Much of my research is focused on infertility and the problems early modern men and women had trying to have children. But alongside barrenness, impotence, and unfruitfulness, early modern medical literature also expressed concerns that people could be exceptionally or super-fertile. In some early modern diaries there is evidence that people were concerned by their ability to bear lots of children, particularly when the number of children in the family became a financial burden. In 1667 after the birth of her eight child Alice Thornton, on finding herself pregnant again, wrote ‘if it had been good in the eyes of my God, I should much rather … not to have been in this condition.’1
Yet the discussions in some medical literature go beyond the idea that a couple might have numerous children over the course of their child-bearing years. Rather they look at the apparent ability for woman to conceive and carry many foetuses at once. In part the idea that a woman could carry multiple children came from a theory that was being discussed, critiqued and slowly rejected across the period. This was that the womb was made up of seven segments and so a woman could carry seven children at one time – 3 girls (on the left), 3 boys (on the right) and 1 hermaphrodite (in the middle).
Jane sharp (1671) for example, told her readers that it had been ‘much and long disputed’ how many ‘cells’ were in the womb, ‘Mundinus and Galen say there are seven several Cells, and that a woman may, by reason of so many places distinct one from the other, have seven Children at a birth, and many midwives are of this opinion, but none that ever saw the womb can think so.’ Clearly, Sharp herself did not put much stock in this assumption, but she did imply that many other midwives thought that this was the case.
Sharp went on to tell her readers that ‘others say a woman can have but two Children at once because nature hath given her but two breasts’. She didn’t believe this either, arguing that a woman couldn’t only walk two miles because she had two legs and that it was not unusual for a woman to have triplets. To a modern reader these concerns do not necessarily seem to be about ‘exceptional’ fertility; we are aware that women can have sextuplets, septuplets and octuplets. But Sharp went on to say that ‘Aristotle tells us of one woman, that at four births brought forth twenty perfect living Children’. This is a great number, but not the most extreme example found in the medical literature.2
Ambrose Paré’s surgical treatise devoted a whole chapter to discussing ‘Of women bringing many children at one birth’. His chapter culminated in two stories: the first about the wife of a Polish Count who had thirty five live children on the 20th January 1296; and the second about an Italian woman named Dorothy who bore twenty children in two births (9 in the first and 11 in the second). He included this picture of her and stated that ‘she was so bigge, that she was forced to beare up her belly, which lay upon her knees, with a broad and large scarfe tyed about her necke.’ 3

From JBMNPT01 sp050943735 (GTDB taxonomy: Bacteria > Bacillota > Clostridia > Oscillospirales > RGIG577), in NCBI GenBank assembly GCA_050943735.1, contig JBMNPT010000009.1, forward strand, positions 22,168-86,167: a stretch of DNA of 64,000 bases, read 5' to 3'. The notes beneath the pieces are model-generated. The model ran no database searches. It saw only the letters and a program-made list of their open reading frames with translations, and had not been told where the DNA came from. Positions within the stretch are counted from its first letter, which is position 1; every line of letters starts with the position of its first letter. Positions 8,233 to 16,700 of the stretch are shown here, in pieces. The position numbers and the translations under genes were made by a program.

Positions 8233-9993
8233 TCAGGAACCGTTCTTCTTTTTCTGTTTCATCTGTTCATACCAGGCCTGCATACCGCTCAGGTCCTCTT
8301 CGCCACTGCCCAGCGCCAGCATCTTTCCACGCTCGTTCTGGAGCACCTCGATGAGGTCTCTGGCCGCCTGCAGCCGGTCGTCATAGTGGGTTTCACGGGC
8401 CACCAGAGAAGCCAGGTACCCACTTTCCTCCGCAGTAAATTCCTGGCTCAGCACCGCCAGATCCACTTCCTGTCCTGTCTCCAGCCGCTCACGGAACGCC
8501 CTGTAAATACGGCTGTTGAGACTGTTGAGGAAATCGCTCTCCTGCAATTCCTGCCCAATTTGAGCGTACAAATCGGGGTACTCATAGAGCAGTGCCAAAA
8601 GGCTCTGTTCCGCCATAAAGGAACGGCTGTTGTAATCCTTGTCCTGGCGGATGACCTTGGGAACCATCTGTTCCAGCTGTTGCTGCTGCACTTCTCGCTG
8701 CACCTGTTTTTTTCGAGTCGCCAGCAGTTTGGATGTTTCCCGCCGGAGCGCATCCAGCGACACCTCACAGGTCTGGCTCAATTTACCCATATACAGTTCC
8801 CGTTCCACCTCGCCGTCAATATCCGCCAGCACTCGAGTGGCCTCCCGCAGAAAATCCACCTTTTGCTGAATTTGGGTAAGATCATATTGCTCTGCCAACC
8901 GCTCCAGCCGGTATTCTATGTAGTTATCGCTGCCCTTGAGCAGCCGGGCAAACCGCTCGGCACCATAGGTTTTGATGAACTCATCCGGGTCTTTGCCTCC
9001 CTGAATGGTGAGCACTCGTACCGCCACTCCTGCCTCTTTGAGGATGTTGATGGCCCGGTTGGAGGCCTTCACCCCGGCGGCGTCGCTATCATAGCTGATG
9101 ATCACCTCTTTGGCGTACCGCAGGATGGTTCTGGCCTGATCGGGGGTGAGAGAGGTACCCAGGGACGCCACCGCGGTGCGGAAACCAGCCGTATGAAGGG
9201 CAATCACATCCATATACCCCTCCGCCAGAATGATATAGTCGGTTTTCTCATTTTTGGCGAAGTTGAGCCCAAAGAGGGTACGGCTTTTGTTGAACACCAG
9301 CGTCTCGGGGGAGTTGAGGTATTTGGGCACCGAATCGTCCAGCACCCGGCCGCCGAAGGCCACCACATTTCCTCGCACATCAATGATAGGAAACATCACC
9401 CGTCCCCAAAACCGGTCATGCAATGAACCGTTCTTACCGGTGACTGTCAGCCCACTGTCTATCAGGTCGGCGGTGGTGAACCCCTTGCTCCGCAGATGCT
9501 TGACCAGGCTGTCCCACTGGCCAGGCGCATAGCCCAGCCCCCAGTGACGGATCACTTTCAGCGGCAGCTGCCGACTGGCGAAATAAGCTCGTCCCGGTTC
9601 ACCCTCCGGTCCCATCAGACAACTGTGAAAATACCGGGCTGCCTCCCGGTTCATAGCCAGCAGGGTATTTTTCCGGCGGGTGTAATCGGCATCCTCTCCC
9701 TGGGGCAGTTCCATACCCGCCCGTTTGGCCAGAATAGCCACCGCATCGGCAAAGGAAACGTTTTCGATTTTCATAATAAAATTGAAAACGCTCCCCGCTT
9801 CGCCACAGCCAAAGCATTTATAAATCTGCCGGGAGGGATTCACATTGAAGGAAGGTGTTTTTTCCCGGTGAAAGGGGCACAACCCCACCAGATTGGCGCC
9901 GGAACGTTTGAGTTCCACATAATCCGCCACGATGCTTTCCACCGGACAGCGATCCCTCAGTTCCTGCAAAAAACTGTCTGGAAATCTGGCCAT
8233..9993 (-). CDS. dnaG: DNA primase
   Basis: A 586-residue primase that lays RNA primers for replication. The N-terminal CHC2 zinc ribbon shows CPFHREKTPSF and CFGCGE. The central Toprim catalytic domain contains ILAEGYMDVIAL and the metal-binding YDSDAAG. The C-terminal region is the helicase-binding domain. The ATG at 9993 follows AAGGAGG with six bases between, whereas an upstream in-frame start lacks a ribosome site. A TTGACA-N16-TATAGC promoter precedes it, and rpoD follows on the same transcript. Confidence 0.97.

It was not only medical treatises that picked up on the concern over the potential for women to have numerous children at once, at least one early modern ballad also played upon the theme of barrenness and super-fecundity. Ballads were cheap printed song sheets often decorated with woodcut images and they give us some insight into the popular ideas of the period.
The Lamenting Lady told the story of a barren woman who grew jealous when she saw ‘beggers borne of low degree’ with many children. One day a beggar with ‘two sweet children in her armes’ came to the lady’s door and asked for help. Instead of offering assistance to the beggar-woman, the lady taunted her that she was a harlot: ‘Thou art some Strumpet sure I know/ and spend’st thy dayes in shame,/ And stained sure thy marriage bed/ with spots of black defame’. As a punishment for her uncharitable and ungodly behaviour the lady grew ill and her womb swelled so big that it appeared strange and monstrous. She then ‘delivered forth in feare/ As many children at one time/ as daies were in the yeare:/ In bignesse all like new bred mice’.
This idea that it was possibly for a woman to bear 365 small children in one labour (all of which subsequently died) was likely sensationalised in order to appear as a punishment from God.4 Nonetheless, it is evident that early modern medical writers and the wider populace were not clear about the limits and capacity of the womb, and were concerned that it was possible for women to conceive, carry and give birth to large numbers of children at one time.
1. Alan Macfarlane, Marriage and Love in England: Modes of Reproduction 1300-1840 (Oxford, 1986), p. 62.
2. Jane Sharp, The Midwives Book … (London, 1671), pp. 69-70.
3. Ambrose Paré, The Workes of that Famous Chirurgion … (London, 1634), p.971.
4. The Lamenting Lady… (1620?).
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